Here are some of the eye-popping facts and insights I picked up from reading of this book.

Tests show young men who keep their phones in a pants pocket have reduced sperm counts.

Some scientists have, for decades, known about the adverse effects that radiofrequency causes in the brain.  For example, radiofrequency allows chemicals and toxins from the blood, which are normally kept away from the nervous system, to enter the brain and cause disease.

The work of Dr. Lennart Hardell in Sweden should make cell phone users reconsider their practices.  Swedes who have used cell phones the most and for the longest times have more malignant brain tumors than others.  After a decade of use the risk of brain tumors is doubled.  Similar results were found by scientists in Israel, Finland, Russia and England.  Hardell has also found that teenagers using cell phones end up after a decade with four times more brain cancers.

The book highlights what the distinguished research scientist Dariusz Leszczynski said: “we clearly showed that radiation from a phone had a biological impact.  After this work, which in fact repeated that of many others…the world could no longer pretend that the only problems with cell phones occurred after you could measure a change in temperature.  This view was always mistaken, of course, and our work showed that.”  In other words, much lower power than in microwave ovens does not mean the absence of effects on our bodies.

Davis makes the inescapable point at the end of the book that “we need to invest in cell phones’ safety as we do with other modern technologies.”  But it is not clear whether that is proceeding as it should.  Do you think industry and government will do the right thing and risk getting research results that could devastate cell phone usage?  With corporate interests corrupting Congress it is highly unlikely that what is needed in terms of research and regulation will happen.

What should cell phone users do?  They and children in particular should not be using cell phones without “ear buds.”  They should not keep cell phones that are turned on in their clothing next to their body.  Use the speaker option.  Recognize that texting and other phone functions can be less dangerous than holding a phone next to your head to hear.  Remember that cordless phones also pose similar radiation hazards, so minimize their use at home.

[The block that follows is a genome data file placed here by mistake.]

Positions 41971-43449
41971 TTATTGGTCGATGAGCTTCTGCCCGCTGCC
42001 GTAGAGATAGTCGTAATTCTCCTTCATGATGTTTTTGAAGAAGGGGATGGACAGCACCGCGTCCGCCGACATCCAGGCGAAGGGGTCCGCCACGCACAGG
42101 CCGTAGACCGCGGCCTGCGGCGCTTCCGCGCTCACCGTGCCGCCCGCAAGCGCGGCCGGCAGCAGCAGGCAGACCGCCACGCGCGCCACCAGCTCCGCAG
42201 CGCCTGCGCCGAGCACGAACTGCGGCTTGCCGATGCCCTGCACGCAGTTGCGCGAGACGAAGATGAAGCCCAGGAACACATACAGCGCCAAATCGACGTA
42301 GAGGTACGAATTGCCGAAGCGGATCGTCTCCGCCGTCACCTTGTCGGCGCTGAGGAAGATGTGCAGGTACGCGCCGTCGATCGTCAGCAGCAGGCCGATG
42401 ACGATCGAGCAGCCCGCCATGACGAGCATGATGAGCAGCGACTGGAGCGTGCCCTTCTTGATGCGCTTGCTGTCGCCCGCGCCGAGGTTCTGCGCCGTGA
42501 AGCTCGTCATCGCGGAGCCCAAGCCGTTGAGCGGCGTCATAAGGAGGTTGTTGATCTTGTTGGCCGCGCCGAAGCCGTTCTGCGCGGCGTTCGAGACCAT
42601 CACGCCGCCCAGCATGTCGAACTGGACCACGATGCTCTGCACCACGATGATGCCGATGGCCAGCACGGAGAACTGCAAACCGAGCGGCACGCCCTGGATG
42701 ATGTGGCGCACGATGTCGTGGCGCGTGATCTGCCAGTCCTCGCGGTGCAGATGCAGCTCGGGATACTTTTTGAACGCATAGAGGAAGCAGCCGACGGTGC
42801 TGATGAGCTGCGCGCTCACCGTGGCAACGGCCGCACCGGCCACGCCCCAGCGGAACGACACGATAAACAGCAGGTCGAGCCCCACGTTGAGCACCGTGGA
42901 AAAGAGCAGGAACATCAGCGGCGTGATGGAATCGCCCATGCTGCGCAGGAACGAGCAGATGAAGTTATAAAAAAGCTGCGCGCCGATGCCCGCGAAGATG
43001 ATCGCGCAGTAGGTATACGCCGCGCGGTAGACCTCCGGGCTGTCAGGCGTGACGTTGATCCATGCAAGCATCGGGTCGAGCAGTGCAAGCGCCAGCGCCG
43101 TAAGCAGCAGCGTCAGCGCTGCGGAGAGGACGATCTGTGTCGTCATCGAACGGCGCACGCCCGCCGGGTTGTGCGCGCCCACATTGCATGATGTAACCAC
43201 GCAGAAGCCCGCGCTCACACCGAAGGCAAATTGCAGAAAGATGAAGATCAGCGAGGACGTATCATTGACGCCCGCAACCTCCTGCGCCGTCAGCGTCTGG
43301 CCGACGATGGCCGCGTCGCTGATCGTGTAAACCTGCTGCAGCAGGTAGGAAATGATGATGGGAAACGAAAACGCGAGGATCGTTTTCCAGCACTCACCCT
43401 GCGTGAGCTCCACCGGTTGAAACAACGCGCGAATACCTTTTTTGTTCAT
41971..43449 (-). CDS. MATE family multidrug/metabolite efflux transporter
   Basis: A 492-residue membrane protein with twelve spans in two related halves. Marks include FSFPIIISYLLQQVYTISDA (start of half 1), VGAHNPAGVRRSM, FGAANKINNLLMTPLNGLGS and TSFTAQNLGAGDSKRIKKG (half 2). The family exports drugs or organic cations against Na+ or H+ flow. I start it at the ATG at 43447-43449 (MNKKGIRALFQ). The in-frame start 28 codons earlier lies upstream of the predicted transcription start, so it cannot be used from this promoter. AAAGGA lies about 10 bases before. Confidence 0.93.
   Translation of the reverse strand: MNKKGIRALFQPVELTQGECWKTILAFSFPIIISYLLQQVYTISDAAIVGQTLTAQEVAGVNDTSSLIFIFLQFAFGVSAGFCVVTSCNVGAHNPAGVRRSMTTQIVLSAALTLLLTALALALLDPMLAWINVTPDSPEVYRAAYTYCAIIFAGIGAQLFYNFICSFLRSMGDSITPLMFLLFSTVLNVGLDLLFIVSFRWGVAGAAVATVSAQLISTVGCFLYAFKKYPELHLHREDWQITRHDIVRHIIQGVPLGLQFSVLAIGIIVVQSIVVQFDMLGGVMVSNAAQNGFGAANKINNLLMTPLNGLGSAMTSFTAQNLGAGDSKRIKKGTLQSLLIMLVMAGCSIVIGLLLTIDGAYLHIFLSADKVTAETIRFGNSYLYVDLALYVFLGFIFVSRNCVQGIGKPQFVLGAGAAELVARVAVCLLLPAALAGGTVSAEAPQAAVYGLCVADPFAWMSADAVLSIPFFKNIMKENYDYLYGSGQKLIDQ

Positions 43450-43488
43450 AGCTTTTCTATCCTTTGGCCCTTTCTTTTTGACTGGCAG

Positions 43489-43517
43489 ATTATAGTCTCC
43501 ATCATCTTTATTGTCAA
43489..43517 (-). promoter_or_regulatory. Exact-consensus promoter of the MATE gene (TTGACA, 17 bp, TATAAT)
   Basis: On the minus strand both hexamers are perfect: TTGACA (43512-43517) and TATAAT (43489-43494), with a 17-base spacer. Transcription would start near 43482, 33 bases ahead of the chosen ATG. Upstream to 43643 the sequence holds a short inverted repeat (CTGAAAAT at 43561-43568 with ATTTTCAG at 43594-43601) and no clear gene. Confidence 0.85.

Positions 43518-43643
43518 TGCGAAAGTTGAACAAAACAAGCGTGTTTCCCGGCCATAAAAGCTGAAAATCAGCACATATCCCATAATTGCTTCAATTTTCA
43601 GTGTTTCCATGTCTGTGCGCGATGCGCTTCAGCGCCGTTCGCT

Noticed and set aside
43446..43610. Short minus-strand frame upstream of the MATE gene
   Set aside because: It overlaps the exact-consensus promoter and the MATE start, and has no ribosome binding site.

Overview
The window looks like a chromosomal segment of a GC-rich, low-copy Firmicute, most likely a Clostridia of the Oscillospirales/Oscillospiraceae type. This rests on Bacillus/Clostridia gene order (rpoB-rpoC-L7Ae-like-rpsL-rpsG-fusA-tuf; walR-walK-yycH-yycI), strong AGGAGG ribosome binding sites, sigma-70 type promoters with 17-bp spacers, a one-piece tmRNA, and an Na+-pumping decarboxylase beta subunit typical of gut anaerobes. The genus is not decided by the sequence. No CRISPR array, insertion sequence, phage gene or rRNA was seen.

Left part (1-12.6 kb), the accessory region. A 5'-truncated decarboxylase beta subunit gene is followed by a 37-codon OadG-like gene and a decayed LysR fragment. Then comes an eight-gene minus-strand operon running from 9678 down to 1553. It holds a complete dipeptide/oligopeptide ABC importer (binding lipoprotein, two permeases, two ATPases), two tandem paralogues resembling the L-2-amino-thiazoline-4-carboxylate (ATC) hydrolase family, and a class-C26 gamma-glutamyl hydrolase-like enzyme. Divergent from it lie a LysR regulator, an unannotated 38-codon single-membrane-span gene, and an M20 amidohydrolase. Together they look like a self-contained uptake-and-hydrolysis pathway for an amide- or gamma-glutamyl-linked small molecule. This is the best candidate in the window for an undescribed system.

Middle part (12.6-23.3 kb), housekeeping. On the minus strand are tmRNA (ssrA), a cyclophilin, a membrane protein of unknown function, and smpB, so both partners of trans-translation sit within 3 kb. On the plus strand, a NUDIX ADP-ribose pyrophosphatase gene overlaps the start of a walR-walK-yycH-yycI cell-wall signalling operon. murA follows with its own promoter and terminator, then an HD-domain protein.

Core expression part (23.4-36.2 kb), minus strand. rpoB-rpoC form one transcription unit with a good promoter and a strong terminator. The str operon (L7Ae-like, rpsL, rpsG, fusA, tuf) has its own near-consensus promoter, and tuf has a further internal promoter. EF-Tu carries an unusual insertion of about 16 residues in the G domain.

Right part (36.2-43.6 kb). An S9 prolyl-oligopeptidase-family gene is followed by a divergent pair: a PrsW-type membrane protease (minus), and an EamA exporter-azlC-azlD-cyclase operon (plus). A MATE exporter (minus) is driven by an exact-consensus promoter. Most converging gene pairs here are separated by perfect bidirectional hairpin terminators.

I wonder whether the richest and most powerful people in society, like President Obama (and his children), have been strongly advised to not hold cell phones next to the head.

Bottom line: Your addiction to cell phone use just might be your downfall.  How much risk do you want to take?  Smart phones are the rage.  Now we need a lot more smart people.  Disconnect.  The more you use your cell phone, the more trapped you are.

[Contact Joel S. Hirschhorn through delusionaldemocracy.com.]

BACK to margotbworldnews.com

Millions of people “vanished” in U.S. – historian (Did 7,000,000 Die?)

October 30, 2010 Leave a comment

Great Depression: man dressed in worn coat lyi...

Great Depression: man dressed in worn coat lying down on pier, New York City docks. (53227(2060), 00...

Source Article

While America lectures Russia on the 1932-33 famine in Ukraine, Russian historian Boris Borisov asks what became of over seven million American citizens who disappeared from US population records in the 1930s.

RT: What made you research the history of what you call ‘American Holodomor’?

B.B: It was very simple. As I was doing comparative research of the American Great Depression in the 1930s, and the Great Depression of the 1990s in Russia, I grew interested in the social dimension of the tragedy. It was logical that I looked up official American documents and found out that the discrepancies were so obvious that any independent researcher would not but have doubt about the official U.S. statistic data. All appears to be rather interesting. I will come to that later.

The U.S. Congress added fuel to the fire by adopting resolutions nearly every year blaming the Soviet government for alleged staged famine in the 1930s in Ukraine. The first resolution came in 1988, 50 years after the events described. The current members of Congress wonder about the following, and I quote, “people in the government were aware of what was going on, but did not do anything to help the starving”.

At that very period of 1930s, the wealthy city of New York saw kilometre-long lines of people for free soup. There were no queues on the city’s main streets though, but not because there were no hungry people but because most of the cities did not have any money – they were just bankrupt.

So, I became curious about that and carried out some research that brought about interesting results.

RT: You say that America of the early 1930s made over seven million people perish. It’s a horrifying figure and it needs an explanation. What do you base your research on and why do you say the population statistics of the U.S. government of 1932-33 was falsified?

B.B.: Seven and a half million people does not mean the number of particular victims of the famine, but a general demographic loss, or the difference between the supposed population on the date of the census that was due to be held in 1940 and the factual number of people. In reality, the total demographic loss is bigger. The fact is not contested by anyone. The figure is more than ten million people.